Quail Nest Predator Index – using Tall Timbers as a threshold test site
By Bill Palmer, Game Bird Program Director
In our studies of nest predation we have developed a predator index that tracks the relative abundance and activity of nest predators on a property. The index entails running scent stations, which are sand rings with a scent tablet that attracts mammals, to determine the level of activity by nest predators. We use this value to judge if their abundance reaches a point that severely reduces the reproduction of a quail population. Our studies indicate that the index threshold occurs at 15 to 20 predator visits per hundred scent station-days (i.e., one scent station for 5 days is 5 scent station-days). If predator abundance exceeds the threshold of 15 to 20 visitations, then we have recommended nest predator control. Or if nest predator control is occurring and the index is below 15 visitations per 100 scent station-days, then a manager can feel confident they have their nest predator situation under control.
To test the index on Tall Timbers, we stopped trapping nest predators in 2006, and have been monitoring nest predator changes. Our index began to climb rapidly in 2009 this past October (2010) was one of the highest we have measured at 48 visitations per 100 scent station-days. Had bobwhite nesting success remained high (45% to 65%) as in previous years, then that would cast doubt on our index of nest predation. However, as predicted by our index, nesting success has declined to only 28% this year. We suspect that the drought conditions early in the nesting season may have exacerbated predation on quail nests because of lower alternative food resources.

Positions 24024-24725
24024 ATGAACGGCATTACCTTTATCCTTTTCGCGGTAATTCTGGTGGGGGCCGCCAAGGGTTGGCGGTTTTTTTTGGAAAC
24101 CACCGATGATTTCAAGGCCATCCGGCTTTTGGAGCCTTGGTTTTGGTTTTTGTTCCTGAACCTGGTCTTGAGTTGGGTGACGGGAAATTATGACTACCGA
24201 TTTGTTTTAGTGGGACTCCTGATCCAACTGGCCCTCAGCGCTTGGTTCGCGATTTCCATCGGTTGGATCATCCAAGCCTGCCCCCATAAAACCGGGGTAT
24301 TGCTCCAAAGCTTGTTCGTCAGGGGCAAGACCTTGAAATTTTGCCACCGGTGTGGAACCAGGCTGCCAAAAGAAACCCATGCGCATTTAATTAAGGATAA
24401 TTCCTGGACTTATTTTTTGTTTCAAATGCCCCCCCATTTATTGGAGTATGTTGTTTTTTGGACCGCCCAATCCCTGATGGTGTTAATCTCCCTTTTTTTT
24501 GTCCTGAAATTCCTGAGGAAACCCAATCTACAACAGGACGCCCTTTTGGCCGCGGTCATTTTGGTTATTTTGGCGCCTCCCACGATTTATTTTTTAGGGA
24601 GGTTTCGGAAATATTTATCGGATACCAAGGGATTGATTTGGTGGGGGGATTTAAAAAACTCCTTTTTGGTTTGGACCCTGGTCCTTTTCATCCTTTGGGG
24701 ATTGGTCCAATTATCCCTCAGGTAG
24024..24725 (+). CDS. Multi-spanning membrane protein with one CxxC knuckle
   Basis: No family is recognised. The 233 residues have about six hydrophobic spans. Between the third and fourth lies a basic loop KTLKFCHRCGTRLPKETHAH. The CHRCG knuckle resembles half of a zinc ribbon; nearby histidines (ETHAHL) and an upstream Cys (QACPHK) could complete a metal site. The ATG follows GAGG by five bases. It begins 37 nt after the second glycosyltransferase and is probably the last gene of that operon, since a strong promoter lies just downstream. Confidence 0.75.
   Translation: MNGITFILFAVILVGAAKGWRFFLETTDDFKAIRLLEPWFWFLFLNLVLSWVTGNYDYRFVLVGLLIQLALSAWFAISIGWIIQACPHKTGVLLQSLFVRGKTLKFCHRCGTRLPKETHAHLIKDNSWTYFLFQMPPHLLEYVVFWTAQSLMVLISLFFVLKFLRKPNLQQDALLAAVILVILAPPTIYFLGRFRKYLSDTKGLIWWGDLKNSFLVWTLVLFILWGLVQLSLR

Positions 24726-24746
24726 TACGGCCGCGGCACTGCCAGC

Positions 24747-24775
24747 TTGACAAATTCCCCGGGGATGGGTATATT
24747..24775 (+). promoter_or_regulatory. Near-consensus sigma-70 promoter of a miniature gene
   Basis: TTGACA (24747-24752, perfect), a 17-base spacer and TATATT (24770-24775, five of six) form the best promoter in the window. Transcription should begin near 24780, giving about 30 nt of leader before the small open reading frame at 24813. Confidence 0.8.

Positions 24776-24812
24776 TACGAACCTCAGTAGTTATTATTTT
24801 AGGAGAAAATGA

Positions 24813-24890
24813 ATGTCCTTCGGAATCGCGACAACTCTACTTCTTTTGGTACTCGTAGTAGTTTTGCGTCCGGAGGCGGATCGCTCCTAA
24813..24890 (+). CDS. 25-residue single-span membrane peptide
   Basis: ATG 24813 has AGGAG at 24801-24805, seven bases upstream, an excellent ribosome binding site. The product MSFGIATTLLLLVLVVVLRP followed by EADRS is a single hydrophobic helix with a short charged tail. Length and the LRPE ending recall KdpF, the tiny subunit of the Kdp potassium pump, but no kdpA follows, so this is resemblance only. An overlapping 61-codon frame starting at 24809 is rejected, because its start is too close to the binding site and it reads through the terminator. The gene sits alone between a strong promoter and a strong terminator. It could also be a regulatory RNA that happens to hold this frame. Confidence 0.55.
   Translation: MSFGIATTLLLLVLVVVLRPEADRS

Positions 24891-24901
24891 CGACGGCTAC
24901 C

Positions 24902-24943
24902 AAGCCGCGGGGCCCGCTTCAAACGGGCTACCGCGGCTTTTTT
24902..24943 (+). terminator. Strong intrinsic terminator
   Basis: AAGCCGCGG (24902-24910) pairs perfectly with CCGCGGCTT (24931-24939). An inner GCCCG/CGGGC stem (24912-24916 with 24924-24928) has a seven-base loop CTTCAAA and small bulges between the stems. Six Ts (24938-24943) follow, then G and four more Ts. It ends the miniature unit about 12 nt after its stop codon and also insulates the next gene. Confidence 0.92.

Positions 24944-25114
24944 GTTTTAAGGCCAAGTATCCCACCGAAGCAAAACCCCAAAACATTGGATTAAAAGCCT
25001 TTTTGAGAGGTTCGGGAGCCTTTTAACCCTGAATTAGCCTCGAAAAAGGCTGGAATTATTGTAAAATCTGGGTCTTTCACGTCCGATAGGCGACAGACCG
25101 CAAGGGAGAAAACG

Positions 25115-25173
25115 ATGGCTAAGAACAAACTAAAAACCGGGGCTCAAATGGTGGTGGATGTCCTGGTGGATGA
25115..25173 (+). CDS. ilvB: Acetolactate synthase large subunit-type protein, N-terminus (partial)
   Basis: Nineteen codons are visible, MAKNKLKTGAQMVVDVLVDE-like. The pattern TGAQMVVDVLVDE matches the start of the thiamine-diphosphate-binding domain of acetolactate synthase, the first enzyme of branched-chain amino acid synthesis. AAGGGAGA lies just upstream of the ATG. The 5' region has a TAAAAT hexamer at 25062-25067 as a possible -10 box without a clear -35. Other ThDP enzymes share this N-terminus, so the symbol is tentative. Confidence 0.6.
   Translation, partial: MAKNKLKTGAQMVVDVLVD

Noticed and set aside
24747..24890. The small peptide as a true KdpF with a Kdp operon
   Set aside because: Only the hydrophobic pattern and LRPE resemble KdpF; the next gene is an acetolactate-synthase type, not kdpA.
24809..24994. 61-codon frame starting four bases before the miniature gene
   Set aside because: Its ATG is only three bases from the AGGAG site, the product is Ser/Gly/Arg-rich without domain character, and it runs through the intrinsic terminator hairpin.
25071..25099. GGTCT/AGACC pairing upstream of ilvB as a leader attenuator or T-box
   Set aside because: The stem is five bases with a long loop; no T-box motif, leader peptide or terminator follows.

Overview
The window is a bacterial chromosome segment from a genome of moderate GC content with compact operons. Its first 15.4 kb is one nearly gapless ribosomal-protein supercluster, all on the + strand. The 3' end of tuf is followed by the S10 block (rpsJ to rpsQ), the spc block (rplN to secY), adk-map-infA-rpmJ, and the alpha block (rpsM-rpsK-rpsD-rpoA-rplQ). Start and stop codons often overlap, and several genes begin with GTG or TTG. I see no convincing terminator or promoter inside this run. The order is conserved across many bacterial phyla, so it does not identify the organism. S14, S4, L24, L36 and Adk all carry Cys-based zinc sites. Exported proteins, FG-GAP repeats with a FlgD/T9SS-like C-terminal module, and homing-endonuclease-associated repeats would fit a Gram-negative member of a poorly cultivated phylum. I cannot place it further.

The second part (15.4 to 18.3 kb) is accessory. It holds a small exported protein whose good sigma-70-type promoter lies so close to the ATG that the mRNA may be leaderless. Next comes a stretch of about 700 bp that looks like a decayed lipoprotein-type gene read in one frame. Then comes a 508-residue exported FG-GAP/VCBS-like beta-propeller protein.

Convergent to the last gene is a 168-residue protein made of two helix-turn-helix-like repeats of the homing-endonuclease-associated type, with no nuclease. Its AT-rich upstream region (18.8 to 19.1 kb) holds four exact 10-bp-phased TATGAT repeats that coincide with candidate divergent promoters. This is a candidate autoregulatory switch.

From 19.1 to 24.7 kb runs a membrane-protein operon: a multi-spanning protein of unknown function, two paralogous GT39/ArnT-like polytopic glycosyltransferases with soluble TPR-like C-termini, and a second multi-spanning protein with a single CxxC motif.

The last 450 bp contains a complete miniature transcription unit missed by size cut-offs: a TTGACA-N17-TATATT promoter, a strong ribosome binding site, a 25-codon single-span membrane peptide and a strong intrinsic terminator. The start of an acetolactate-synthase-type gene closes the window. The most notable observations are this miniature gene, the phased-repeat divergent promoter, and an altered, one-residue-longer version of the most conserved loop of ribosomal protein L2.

Nest predator index (i.e., the total number of visits to scent stations by armadillos, foxes, bobcats, raccoons, and opossums divided by the number of scent stations-days) on Tall Timbers showing most years predator abundance was maintained at or below our management “threshold” but without predator control numbers have recently spiked and are negatively influencing productivity of the population.
Quail populations are somewhat resilient to low nesting success because the hens re-nest, but at these low levels we are likely to see a significant drop in numbers this fall. Survival rate of adults has been good through the early nesting season, and nesting rate is very high (hens keep re-nesting after their nests fail), so we are getting some chick production. Had adult survival been low, re-nesting would not be as prevalent and the end result would be potentially severe population declines.
Nest predator numbers have likely increased regionally and our long-term monitoring demonstrates once again that controlling the level of mammal nest predators is an important aspect of managing for high density bobwhites and reducing variation in productivity from year to year. We will monitor the impact on our fall densities, but recruitment thus far has been extremely low because of so few nest hatches. Reducing nest predator abundance in the future, monitoring the response on the predator index and the quail population will further help test the utility of this program. Sometimes, doing things “wrong” (i.e., allowing nest predator abundance to increase), is important because it demonstrates why it is important to follow best management practices and reinforces what we think we know.